Presentation is loading. Please wait.

Presentation is loading. Please wait.

Deterministic Finite Automata (DFA) Borrowed from CMU / COMPSCI 102.

Similar presentations


Presentation on theme: "Deterministic Finite Automata (DFA) Borrowed from CMU / COMPSCI 102."— Presentation transcript:

1 Deterministic Finite Automata (DFA) Borrowed from CMU / COMPSCI 102

2 0 0, The machine accepts a string if the process ends in a double circle

3 0 0, The machine accepts a string if the process ends in a double circle Anatomy of a Deterministic Finite Automaton states q0q0 q1q1 q2q2 q3q3 start state (q 0 ) accept states (F)

4 Anatomy of a Deterministic Finite Automaton 0 0, q0q0 q1q1 q2q2 q3q3 The alphabet of a finite automaton is the set where the symbols come from: The language of a finite automaton is the set of strings that it accepts {0,1}

5 0,1 q0q0 L(M) = All strings of 0s and 1s  The Language of Machine M

6 q0q0 q1q L(M) = { w | w has an even number of 1s}

7 An alphabet Σ is a finite set (e.g., Σ = {0,1}) A string over Σ is a finite-length sequence of elements of Σ For x a string, |x| isthe length of x The unique string of length 0 will be denoted by ε and will be called the empty or null string Notation A language over Σ is a set of strings over Σ

8 Q is the set of states Σ is the alphabet  : Q  Σ → Q is the transition function q 0  Q is the start state F  Q is the set of accept states A finite automaton is a 5-tuple M = (Q, Σ, , q 0, F) L(M) = the language of machine M = set of all strings machine M accepts

9 Q = {q 0, q 1, q 2, q 3 } Σ = {0,1}  : Q  Σ → Q transition function * q 0  Q is start state F = {q 1, q 2 }  Q accept states M = (Q, Σ, , q 0, F) where  01 q0q0 q0q0 q1q1 q1q1 q2q2 q2q2 q2q2 q3q3 q2q2 q3q3 q0q0 q2q2 * q2q2 0 0, q0q0 q1q1 q3q3 M

10 qq q0q0 q ,1 Build an automaton that accepts all and only those strings that contain 001

11 A language is regular if it is recognized by a deterministic finite automaton L = { w | w contains 001} is regular L = { w | w has an even number of 1s} is regular

12 Union Theorem Given two languages, L 1 and L 2, define the union of L 1 and L 2 as L 1  L 2 = { w | w  L 1 or w  L 2 } Theorem: The union of two regular languages is also a regular language

13 Proof Sketch: Let M 1 = (Q 1, Σ,  1, q 0, F 1 ) be finite automaton for L 1 and M 2 = (Q 2, Σ,  2, q 0, F 2 ) be finite automaton for L 2 We want to construct a finite automaton M = (Q, Σ, , q 0, F) that recognizes L = L 1  L 2 1 2

14 Idea: Run both M 1 and M 2 at the same time! Q = pairs of states, one from M 1 and one from M 2 = { (q 1, q 2 ) | q 1  Q 1 and q 2  Q 2 } = Q 1  Q 2

15 Theorem: The union of two regular languages is also a regular language q0q0 q1q p0p0 p1p

16 q 0,p 0 q 1,p q 0,p 1 q 1,p Automaton for Union

17 q 0,p 0 q 1,p q 0,p 1 q 1,p Automaton for Intersection

18 Theorem: The union of two regular languages is also a regular language Corollary: Any finite language is regular

19 The Regular Operations Union: A  B = { w | w  A or w  B } Intersection: A  B = { w | w  A and w  B } Negation:  A = { w | w  A } Reverse: A R = { w 1 …w k | w k …w 1  A } Concatenation: A  B = { vw | v  A and w  B } Star: A* = { w 1 …w k | k ≥ 0 and each w i  A } note: can be different w i -s

20 Regular Languages Are Closed Under The Regular Operations We have seen part of the proof for Union. The proof for intersection is very similar. The proof for negation is easy.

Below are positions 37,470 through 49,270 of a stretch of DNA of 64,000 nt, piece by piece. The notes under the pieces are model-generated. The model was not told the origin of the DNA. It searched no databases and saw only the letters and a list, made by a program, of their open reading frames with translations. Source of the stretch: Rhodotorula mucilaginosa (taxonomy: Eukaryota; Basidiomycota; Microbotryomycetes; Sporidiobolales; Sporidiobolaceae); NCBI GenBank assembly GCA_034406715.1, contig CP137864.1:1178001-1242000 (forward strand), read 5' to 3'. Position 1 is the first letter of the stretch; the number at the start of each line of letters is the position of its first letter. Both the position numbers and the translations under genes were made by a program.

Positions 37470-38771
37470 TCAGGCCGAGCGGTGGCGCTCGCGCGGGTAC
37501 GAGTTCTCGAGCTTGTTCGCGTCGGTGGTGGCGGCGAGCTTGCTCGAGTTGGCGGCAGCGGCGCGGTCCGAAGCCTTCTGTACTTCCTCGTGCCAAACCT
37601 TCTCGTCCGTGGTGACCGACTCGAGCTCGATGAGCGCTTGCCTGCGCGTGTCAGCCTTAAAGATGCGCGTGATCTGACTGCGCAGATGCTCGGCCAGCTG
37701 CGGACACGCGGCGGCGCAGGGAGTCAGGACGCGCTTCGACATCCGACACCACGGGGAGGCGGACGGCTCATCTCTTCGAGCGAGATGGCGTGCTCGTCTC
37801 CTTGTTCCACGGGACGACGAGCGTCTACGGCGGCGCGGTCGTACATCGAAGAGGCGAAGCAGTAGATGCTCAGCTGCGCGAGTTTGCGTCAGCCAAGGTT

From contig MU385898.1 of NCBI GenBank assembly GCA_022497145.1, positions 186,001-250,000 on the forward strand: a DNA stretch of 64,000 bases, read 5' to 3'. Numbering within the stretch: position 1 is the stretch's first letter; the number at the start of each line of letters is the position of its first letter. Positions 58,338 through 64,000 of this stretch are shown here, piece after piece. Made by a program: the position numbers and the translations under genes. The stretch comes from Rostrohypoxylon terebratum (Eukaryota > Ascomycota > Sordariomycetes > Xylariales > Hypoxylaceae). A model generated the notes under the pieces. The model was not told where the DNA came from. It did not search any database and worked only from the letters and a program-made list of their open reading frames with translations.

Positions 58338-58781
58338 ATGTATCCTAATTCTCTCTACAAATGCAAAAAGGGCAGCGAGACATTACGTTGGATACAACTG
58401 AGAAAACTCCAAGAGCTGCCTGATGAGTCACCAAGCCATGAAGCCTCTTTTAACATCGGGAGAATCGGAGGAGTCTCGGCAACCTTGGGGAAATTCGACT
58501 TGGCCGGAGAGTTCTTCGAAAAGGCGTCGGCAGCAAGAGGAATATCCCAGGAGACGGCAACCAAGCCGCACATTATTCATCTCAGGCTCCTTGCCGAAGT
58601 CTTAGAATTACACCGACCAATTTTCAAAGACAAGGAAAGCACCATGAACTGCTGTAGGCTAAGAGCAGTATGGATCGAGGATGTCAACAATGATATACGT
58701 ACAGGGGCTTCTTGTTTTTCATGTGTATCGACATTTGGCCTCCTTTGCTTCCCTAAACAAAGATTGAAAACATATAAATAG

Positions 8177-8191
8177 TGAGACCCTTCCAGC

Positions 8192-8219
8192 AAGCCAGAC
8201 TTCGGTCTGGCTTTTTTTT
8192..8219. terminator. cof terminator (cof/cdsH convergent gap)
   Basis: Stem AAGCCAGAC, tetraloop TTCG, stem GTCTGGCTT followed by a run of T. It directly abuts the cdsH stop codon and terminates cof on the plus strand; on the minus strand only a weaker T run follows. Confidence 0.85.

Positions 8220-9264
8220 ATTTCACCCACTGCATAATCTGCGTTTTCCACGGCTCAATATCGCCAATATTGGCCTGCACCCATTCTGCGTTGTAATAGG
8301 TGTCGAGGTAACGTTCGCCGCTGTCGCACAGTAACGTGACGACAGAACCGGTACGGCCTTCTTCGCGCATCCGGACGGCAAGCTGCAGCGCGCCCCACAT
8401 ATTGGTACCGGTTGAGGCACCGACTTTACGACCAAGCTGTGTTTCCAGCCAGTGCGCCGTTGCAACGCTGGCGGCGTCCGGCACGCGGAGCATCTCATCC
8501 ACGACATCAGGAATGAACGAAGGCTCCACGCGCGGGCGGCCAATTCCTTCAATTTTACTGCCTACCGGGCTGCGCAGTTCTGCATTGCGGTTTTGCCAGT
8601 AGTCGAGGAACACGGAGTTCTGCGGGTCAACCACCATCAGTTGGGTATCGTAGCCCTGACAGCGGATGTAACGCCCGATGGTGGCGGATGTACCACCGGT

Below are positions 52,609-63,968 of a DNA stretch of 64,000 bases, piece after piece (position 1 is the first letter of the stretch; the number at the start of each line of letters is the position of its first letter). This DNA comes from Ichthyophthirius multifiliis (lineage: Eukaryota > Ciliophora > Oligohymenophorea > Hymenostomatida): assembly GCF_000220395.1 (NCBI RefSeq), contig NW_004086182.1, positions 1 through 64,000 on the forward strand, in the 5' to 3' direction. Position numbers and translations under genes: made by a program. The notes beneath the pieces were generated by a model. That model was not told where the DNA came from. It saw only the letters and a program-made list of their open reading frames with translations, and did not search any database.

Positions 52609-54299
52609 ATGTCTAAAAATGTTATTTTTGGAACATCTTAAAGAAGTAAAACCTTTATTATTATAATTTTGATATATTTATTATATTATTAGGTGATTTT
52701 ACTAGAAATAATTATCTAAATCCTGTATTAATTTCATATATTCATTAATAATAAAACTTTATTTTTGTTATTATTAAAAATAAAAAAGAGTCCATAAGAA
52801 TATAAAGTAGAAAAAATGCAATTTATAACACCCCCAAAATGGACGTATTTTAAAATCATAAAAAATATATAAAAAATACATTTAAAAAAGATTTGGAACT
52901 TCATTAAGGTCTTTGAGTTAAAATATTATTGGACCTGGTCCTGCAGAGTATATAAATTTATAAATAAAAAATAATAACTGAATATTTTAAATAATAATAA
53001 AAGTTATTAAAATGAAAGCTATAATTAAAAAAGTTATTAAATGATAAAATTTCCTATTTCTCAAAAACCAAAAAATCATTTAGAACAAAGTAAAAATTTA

21 Input: Text T of length t, string S of length n The “Grep” Problem Problem: Does string S appear inside text T? a 1, a 2, a 3, a 4, a 5, …, a t Naïve method: Cost:Roughly nt comparisons

22 Automata Solution Build a machine M that accepts any string with S as a consecutive substring Feed the text to M Cost: As luck would have it, the Knuth-Morris- Pratt (KMP) algorithm builds M quickly t comparisons + time to build M

23 Grep Coke Machines Train Track Switches Lexical Analyzers for Parsers... Real-life Uses of DFAs

24 Are all languages regular?

25 i.e., a bunch of a’s followed by an equal number of b’s Consider the language L = { a n b n | n > 0 } No finite automaton accepts this language Can you prove this?

26 a n b n is not regular. No machine has enough states to keep track of the number of a’s it might encounter

27 That is a fairly weak argument Consider the following example…

28 L = strings where the # of occurrences of the pattern ab is equal to the number of occurrences of the pattern ba Can’t be regular. No machine has enough states to keep track of the number of occurrences of ab

29 M accepts only the strings with an equal number of ab’s and ba’s! b b a b a a a b a b

30 Let me show you a professional strength proof that a n b n is not regular…

31 Pigeonhole principle: Given n boxes and m > n objects, at least one box must contain more than one object

32 Theorem: L= {a n b n | n > 0 } is not regular Proof (by contradiction): Assume that L is regular Then there exists a machine M with k states that accepts L For each 0  i, let S i be the state M is in after reading a i  i,j such that S i = S j, but i  j Why? after reading a n for some n > k this must hold because there are not enough states

33 L= {a n b n | n > 0 } is not regular (proof continued...) M will do the same thing on a i b i and a j b i But a valid M must reject a j b i and accept a i b i  i,j such that S i = S j, but i  j

34 Summary Deterministic Finite Automata Definition Testing if they accept a string Building automata Regular Languages Definition Closed Under Union, Intersection, Negation Using Pigeonhole Principle to show language ain’t regular


Download ppt "Deterministic Finite Automata (DFA) Borrowed from CMU / COMPSCI 102."

Similar presentations


Ads by Google